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99 Bottles

Fruit beer, pumpkin beer, shellfish beer?

21st Amendment’s Marooned on Hog Island.

GARY DZEN/GLOBE STAFF

21st Amendment’s Marooned on Hog Island.

Brewers are constantly pushing the boundaries of acceptable beer ingredients. Fruit beers once seemed exotic and are now commonplace. Pumpkin beers are an annual tradition, and chocolate stouts are an improved form of dessert.

Shellfish in beer is obviously getting really close to that imaginary line that separates interesting from inedible, but if the title of this review hasn’t scared you off, you’ve come to the right place.

Continue reading below

San Francisco’s 21st Amendment Brewery makes one of my favorite stouts in the world. In collaboration with nearby Hog Island Oyster Company, “Marooned on Hog Island” is brewed with 450 pounds of Sweetwater oyster shells. It’s a playful take on what a stout can be.

I like oysters, but I’m well aware of why a beer brewed with the shells of that mollusk could be a turnoff. Even if you’re not the most adventurous eater or drinker, I urge you to give this beer a shot.

Marooned on Hog Island pours mussel-shell black with a frothy, brown head. It smells like the sea, briny and raw. Chocolate also comes through in the nose, which is the most intimidating part of the beer.

Dip your toe in and take a sip. There’s a clean minerality to the mouthfeel, but very little of that saltwater taste comes through. Instead, you get delicious caramel, chocolate, and roasted coffee notes. Oyster water only floats in and out of the background on your palette. Worries about this beer being “fishy” in any way were completely unfounded, and the flavors of the shells only act to cut the sweetness of the brew. Off flavors are nowhere to be found. I could easily drink more than one of these.

Marooned on Hog Island has an ABV of 7.9% and was brewed using Magnum and Willamette hops and several types of malts, including Crystal, Carafa, and Chocolate. A four-pack of cans sells for around $10.99. I’ve been draining Southie’s Local 149 of their supply for weeks.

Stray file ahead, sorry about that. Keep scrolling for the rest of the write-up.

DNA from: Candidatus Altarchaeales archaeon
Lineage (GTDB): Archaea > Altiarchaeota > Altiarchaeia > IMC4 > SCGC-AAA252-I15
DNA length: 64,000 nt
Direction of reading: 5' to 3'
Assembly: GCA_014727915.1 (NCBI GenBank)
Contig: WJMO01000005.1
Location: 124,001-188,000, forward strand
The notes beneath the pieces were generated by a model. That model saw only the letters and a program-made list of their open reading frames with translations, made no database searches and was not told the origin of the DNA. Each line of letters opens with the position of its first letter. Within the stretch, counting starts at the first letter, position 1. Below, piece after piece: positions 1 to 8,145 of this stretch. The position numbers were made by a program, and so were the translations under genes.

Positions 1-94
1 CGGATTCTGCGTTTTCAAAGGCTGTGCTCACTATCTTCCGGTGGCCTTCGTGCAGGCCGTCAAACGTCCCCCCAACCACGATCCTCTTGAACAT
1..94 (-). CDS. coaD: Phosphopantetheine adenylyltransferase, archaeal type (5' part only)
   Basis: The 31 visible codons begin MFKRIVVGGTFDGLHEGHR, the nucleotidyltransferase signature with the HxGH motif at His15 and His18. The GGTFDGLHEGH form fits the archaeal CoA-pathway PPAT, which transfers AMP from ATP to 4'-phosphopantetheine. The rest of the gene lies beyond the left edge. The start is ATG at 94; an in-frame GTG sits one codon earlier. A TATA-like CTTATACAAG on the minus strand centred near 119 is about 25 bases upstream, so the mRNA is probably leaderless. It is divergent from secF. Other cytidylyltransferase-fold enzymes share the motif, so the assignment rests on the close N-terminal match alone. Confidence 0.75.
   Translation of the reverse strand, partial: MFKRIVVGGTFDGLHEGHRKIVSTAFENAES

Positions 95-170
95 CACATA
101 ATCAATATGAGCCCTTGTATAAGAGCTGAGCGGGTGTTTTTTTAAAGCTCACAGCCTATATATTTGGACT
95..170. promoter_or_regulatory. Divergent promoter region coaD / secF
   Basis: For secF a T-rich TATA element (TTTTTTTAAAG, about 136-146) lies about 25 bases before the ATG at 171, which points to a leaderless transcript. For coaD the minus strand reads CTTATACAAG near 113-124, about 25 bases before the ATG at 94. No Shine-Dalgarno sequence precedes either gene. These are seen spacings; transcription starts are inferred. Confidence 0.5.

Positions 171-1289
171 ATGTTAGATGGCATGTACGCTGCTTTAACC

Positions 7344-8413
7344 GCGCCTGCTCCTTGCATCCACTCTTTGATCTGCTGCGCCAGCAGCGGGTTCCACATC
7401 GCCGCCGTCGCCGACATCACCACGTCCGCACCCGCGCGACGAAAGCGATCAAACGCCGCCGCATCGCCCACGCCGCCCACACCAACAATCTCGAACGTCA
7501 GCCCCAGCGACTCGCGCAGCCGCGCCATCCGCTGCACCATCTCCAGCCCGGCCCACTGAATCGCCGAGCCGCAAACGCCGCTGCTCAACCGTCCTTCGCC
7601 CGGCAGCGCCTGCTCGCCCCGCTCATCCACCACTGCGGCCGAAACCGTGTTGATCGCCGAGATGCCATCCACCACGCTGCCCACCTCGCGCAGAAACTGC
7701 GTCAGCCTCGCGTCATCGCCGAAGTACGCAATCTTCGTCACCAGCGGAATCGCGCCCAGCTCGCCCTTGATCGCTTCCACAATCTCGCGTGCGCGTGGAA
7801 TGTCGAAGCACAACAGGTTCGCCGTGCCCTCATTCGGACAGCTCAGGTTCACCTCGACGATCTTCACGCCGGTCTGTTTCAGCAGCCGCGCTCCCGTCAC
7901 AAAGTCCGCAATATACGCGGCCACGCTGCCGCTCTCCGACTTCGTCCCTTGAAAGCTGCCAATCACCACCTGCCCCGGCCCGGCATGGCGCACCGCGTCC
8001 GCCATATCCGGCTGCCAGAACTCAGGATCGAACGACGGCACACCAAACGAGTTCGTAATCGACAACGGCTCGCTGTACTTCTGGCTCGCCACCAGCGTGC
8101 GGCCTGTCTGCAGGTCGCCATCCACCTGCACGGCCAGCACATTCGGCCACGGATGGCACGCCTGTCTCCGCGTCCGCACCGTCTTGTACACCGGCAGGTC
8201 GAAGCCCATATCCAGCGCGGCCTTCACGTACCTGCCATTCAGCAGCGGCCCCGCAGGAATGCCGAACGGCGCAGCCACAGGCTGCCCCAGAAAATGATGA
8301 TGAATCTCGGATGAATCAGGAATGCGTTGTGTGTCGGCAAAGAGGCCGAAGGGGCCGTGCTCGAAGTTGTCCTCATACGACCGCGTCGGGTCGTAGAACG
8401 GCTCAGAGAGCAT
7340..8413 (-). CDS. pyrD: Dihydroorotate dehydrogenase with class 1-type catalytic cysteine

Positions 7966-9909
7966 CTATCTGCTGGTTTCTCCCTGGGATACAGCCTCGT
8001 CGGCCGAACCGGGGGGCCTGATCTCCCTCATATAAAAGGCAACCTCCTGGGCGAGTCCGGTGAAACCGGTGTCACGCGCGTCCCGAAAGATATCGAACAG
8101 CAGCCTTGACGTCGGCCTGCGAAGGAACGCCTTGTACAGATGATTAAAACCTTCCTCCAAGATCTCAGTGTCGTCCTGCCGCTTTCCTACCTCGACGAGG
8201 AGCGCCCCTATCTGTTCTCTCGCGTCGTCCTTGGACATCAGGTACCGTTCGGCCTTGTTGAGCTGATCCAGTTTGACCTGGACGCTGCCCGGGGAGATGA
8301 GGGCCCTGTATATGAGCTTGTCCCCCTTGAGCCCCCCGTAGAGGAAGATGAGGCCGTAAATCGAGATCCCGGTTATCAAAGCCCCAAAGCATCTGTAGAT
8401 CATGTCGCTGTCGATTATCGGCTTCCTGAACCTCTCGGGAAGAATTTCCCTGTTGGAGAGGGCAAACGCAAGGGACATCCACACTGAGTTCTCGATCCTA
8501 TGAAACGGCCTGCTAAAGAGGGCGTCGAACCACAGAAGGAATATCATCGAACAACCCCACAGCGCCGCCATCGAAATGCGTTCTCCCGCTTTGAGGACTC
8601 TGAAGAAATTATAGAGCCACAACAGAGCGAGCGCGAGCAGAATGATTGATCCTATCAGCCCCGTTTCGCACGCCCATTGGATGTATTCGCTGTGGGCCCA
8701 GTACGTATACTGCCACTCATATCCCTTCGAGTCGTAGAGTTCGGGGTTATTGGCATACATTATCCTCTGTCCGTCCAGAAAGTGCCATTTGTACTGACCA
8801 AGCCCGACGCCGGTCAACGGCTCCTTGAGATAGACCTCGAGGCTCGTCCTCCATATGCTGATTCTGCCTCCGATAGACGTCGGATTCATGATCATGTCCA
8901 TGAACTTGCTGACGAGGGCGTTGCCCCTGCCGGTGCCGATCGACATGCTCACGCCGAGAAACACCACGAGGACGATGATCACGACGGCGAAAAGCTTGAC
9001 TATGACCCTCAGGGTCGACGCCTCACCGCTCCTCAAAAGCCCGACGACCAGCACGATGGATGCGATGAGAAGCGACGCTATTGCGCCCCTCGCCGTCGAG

Slumbrew’s latest offering

The Somerville Brewing Company, branded as Slumbrew, has carved out a noticeable niche since bursting onto the Boston brewing scene in 2011. Founders Caitlin Jewell and Jeff Leiter smartly introduced three very different beers right off the bat, and Flagraiser IPA, Porter Square Porter, and Hoppy Sol are local staples. Seasonal offerings keep things fresh.

Slumbrew’s latest seasonal offering is Attic & Eves, a toasted brown ale. I’ve had the pleasure of talking beer with Jewell and Leiter many times, and they’re excited about this one. It’s a cold-weather beer, so it’s appropriate that snow is spackling the window as I write this.

Poured from a bomber, Attic & Eves appears more black than brown in the glass. A thick, white head forms an aromatic peak that smells like chocolate and toasted almonds.

The beer is brewed with toasted buckwheat, maris otter, victory, brown, and chocolate malts. While that sounds like a lot of malt, Cascade and Fuggles hops lighten things up. The vital stats for Attic & Eves: 7.5 percent alcohol by volume and 38 IBUs (international bitterness units).

The first sip is nutty and bright. Cereal, pecans, and cocoa nibs slip and slide around my tongue. The mouthfeel is medium, and the ingredients blend together beautifully. This is dangerous for a beer of 7.5 percent alcohol by volume, but it’s a nice change of pace from the slick stouts that dominate the season.

Death, the beer, dies

Local standout Backlash Beer Company announced the “death” of one of its new beers in a blog post on Tuesday. Death, the beer, was to be a chipotle imperial stout, the last beer in the four-part Apocalypse Series that has featured Conquest, War, and Famine. I’ve had War, a rye saison, and it’s delicious.

Backlash founder Helder Pimentel said he put the beer to his lips for the first time this weekend and was “immediately disappointed.” Rather then put the beer on the shelves, Backlash is scrapping the batch. The company does not plan to re-brew the beer for a while.

“We’ve been pretty lucky up until now, but I guess it was only a matter of time before something like this happened,” said Pimentel. “It just so happened to be the last beer in a series we’ve been really vocal about and had especially high hopes for.”

Famine, the third beer in the series, should be on shelves in a couple of days.

Gary Dzen can be reached at gdzen@globe.com. Follow him on Twitter @globegarydzen.
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